With the advancement of technology and artificial intelligence, economic offences such as money laundering have become a real threat to the functioning of the financial system of the country, the Supreme Court said on Monday while dismissing the bail plea of an accused.
Dismissing the bail plea of an employee of Shakti Bhog Foods Limited in a money laundering case, a bench of Justices Aniruddha Bose and Bela M Trivedi said economic offences have serious repercussions on the development of the country as a whole.
“With the advancement of technology and artificial intelligence, the economic offences like money laundering have become a real threat to the functioning of the financial system of the country and have become a great challenge for the investigating agencies to detect and comprehend the intricate nature of transactions, as also the role of the persons involved therein.
“A lot of minute exercise is expected to be undertaken by the investigating agency to see that no innocent person is wrongly booked and that no culprit escapes from the clutches of the law,” the bench said.
It said the economic offences need to be visited with a different approach in the matter of bail.
“The economic offences having deep-rooted conspiracies and involving huge loss of public funds need to be viewed seriously and considered as grave offences affecting the economy of the country as a whole and thereby posing serious threat to the financial health of the country,” the bench said.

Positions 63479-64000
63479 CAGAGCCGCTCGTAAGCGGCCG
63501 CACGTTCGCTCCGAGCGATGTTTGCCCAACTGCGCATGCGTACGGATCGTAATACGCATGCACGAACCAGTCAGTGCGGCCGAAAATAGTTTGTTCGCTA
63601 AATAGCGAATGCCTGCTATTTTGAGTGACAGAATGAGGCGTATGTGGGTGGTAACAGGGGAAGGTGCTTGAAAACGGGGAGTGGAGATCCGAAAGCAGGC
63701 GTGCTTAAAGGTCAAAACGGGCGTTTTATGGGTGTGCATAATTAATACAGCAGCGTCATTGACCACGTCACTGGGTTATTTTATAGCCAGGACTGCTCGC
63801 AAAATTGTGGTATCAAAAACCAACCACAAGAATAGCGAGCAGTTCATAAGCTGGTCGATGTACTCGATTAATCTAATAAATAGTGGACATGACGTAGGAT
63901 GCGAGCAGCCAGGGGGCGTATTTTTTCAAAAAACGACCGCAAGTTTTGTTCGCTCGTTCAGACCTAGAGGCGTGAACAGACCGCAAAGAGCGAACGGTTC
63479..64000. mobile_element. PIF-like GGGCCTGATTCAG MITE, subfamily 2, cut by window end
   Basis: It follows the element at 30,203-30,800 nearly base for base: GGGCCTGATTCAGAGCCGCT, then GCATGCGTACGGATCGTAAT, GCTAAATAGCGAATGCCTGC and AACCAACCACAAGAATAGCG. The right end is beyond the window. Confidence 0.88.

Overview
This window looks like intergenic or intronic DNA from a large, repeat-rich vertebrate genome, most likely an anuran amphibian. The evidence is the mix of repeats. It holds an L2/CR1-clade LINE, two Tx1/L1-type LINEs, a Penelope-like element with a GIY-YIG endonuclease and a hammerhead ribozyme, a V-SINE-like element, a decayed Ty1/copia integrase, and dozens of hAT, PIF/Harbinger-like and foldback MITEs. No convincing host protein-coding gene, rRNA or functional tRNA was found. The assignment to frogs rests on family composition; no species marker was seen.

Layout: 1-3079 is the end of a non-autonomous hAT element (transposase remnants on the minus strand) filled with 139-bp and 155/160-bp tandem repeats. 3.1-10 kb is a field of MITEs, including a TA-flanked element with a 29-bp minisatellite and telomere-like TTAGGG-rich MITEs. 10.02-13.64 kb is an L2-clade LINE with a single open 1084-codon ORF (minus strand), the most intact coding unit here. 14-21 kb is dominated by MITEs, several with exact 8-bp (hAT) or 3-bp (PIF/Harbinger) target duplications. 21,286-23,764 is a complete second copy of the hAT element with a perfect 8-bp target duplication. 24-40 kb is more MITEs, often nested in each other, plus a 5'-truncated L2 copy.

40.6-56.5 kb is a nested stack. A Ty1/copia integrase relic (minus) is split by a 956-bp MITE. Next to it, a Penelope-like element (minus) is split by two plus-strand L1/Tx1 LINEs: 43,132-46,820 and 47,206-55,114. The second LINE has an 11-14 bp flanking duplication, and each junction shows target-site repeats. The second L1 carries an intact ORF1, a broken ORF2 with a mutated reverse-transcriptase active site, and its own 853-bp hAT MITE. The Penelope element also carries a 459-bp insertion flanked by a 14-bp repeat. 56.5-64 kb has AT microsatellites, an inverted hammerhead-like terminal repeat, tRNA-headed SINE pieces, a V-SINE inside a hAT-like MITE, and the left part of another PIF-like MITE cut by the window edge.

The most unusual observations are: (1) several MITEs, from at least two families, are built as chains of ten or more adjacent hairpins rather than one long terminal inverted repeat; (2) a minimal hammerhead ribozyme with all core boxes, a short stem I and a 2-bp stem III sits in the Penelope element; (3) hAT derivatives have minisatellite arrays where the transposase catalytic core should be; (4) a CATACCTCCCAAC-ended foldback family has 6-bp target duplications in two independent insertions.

The top court said when the detention of the accused is continued by the court, the courts are also expected to conclude the trials within a reasonable time, further ensuring the right of speedy trial guaranteed by Article 21 of the Constitution.
The apex court said the accused, Tarun Kumar, has to prima facie prove that he is not guilty of the alleged offence and is not likely to commit any offence while on bail.
“It cannot be gainsaid that the burden of proof lies on the accused for the purpose of the condition set out in the Section 45 (conditions for grant of bail) that he is not guilty of such offence. Of course, such discharge of burden could be on the probabilities, nonetheless in the instant case there being sufficient material on record adduced by the respondent showing the thick involvement of the appellant in the alleged offence of money laundering under Section 3 of the said Act, the Court is not inclined to grant bail to the appellant,” the bench said.
The money laundering case against Shakti Bhog Foods Limited by the Enforcement Directorate was based on a CBI FIR that charged it and others with criminal conspiracy, cheating and criminal misconduct.
The CBI FIR against the company and its promoters came after State Bank of India (SBI) registered a complaint against the company.
According to the SBI, the directors allegedly falsified accounts and forged documents to siphon off public funds.
The 24-year-old company, which is into manufacturing and selling wheat, flour, rice, biscuits, cookies, etc., had grown organically as it ventured into food-related diversification over a decade with a turnover growth of Rs 1,411 crore in 2008 to Rs 6,000 crore in 2014, the bank complaint had said.